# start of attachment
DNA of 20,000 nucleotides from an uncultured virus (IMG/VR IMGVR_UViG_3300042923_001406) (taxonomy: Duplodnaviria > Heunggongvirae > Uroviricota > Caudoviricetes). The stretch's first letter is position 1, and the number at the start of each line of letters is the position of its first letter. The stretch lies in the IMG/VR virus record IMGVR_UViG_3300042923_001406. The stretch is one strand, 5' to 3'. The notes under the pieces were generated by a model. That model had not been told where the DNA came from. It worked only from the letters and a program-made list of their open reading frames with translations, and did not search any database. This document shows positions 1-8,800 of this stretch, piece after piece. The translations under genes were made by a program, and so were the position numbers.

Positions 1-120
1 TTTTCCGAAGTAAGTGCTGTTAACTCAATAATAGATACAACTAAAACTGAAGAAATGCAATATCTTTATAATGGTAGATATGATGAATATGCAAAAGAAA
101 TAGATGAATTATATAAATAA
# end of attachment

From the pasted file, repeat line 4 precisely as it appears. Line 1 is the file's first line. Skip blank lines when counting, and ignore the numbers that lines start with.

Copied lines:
101 TAGATGAATTATATAAATAA